It’s official — you should never go cheap when buying toilet paper, coffee or shoes, according to new research.
A new study of 2,000 Americans uncovered what things we’re OK spending good money on and what things it's OK to buy cheap.
Results showed Americans think it pays to shell out for toilet paper, coffee and toothpaste, but they cheap out and save money when it comes to hand soap, wine and even eating out.
The survey, conducted by Slickdeals, found a surprising trend — many Americans will happily buy their clothes on the less expensive side. Nearly seven in 10 Americans polled (68 percent) reported they buy their casual shirts on the cheaper side and another 58 percent said they emphasize saving money when it comes to buying jeans.
Interestingly, dress pants also get the low-cost treatment, with 44 percent saying they opt for the cheaper ones.
And we could make a case that Americans care more about their pets than themselves. Nearly every food item landed on the cheaper side of the list, but Americans shell out when it comes to pet food.
Important household items trended toward the expensive side, with beds, couches/chairs and televisions cracking the “spend” list.
Also landing on the expensive side were skin care items, makeup, large household appliances and computers/laptops.
“This survey indicates that perceived value can greatly influence our shopping habits,” said Slickdeals CEO Josh Meyers. "For example, coffee, toothpaste, and skin care products deserve a premium according to our survey, while other product categories seem to be viewed more as commodities where corners can be cut without an impact on value.”
The results showed that America’s relationship with money is an interesting one, with 83 percent considering themselves to be smart and savvy with money, but, amusingly, the average American says they only get good value on half of their purchases.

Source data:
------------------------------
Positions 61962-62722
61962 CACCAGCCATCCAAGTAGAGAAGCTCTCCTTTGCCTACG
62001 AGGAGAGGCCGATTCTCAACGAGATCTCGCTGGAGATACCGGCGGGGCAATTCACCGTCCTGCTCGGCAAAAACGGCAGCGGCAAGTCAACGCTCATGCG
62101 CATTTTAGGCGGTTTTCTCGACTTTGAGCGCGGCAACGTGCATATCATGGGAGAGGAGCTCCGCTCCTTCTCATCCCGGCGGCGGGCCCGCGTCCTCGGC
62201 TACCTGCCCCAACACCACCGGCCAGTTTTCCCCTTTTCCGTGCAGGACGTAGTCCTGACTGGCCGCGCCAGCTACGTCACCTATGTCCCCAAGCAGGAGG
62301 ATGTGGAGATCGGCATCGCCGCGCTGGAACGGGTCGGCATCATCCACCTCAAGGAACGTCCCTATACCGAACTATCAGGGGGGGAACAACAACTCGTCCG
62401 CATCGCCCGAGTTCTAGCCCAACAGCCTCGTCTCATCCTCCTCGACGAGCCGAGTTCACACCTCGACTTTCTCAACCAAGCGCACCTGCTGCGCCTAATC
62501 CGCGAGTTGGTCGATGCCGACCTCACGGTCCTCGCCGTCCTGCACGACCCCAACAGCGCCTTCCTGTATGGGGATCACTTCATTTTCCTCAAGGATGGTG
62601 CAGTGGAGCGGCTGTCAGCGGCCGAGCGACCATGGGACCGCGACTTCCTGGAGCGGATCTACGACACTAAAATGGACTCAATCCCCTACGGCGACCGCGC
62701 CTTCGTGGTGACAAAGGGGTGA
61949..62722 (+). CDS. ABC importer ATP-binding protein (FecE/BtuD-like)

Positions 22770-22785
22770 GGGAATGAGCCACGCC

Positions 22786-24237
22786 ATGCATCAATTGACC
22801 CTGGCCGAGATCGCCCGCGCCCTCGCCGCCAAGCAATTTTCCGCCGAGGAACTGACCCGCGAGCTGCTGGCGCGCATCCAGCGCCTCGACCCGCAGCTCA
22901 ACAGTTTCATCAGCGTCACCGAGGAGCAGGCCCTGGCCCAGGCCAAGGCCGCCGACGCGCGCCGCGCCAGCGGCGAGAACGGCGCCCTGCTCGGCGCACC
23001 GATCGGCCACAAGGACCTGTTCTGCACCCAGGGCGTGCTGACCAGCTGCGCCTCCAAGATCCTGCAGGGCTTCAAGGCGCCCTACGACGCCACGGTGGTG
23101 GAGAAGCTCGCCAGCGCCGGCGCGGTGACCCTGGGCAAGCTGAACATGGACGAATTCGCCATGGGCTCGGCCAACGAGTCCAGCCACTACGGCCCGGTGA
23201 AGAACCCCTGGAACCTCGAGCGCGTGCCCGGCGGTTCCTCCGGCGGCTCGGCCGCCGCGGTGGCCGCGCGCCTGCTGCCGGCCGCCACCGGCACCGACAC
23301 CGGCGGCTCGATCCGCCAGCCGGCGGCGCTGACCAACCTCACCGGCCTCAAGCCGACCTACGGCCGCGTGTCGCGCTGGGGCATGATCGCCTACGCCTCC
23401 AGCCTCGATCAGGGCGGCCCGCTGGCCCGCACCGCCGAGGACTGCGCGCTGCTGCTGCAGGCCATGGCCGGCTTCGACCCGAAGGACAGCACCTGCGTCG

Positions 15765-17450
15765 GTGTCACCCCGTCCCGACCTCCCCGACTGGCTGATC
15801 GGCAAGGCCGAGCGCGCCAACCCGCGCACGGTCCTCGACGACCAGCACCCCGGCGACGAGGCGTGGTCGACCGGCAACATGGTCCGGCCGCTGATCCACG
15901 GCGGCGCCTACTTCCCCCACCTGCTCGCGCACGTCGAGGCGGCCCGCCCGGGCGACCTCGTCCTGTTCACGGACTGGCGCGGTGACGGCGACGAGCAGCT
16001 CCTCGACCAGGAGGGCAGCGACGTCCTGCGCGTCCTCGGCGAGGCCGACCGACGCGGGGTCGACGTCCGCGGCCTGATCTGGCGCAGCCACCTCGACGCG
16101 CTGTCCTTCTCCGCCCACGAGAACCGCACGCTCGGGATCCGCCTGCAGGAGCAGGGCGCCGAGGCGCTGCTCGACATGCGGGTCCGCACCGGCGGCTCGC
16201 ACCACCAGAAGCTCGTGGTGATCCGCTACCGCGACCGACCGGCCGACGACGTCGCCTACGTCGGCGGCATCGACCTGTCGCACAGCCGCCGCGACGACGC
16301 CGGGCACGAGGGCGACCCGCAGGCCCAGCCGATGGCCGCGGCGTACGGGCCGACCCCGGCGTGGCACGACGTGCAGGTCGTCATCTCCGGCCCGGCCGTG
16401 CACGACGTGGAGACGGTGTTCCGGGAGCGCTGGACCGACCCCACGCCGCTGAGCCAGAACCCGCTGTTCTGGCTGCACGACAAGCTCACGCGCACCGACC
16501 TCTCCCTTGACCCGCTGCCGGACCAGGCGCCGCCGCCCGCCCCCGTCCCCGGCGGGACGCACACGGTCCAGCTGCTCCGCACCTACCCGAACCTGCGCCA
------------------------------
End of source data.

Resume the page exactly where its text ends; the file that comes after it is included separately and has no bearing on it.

In fact, the average American says they resentfully spend $229 every month that they feel they don’t get their money’s worth on.
So which items are considered “bad value?”
Concert tickets were listed as the most overpriced item one can buy, with nearly seven in 10 (69 percent) of Americans agreeing that they don’t get their money’s worth on them. College tuition and health insurance rounded out the top three, each with 60 percent of Americans agreeing they’re overpriced.
And don’t forget about movie theater snacks — well over half (58 percent) of respondents said movie theater popcorn was a rip-off.
The results also pinpointed exactly when certain items become officially “expensive.” For instance, a steak dinner becomes expensive at $34, a bottle of wine at $31, nice shoes at $58, and a pizza at $20.
Items Americans choose to save on:
Hand soap, dish soap, paper towels, wine, eating out, casual shirts, small household appliances, jeans, dress pants, dresses, socks, handbags, sunglasses, belts, jewelry, produce, bread, cheese, butter, chips/snacks, spaghetti sauce, beer, bottled water, milk, over the counter medicine, sunscreen, razors, cooking supplies, soda, phone chargers, headphones, shampoo, cereal, pizza, garbage bags.
Items Americans choose to spend more on:
Toilet paper, toothpaste, toothbrush, skincare, coffee, dress shirts, shoes, large household appliances, laptops/computers, mobile devices, coats, facial creams/cleansers, TVs, pet food, laundry detergent, bed, couches/chairs, makeup.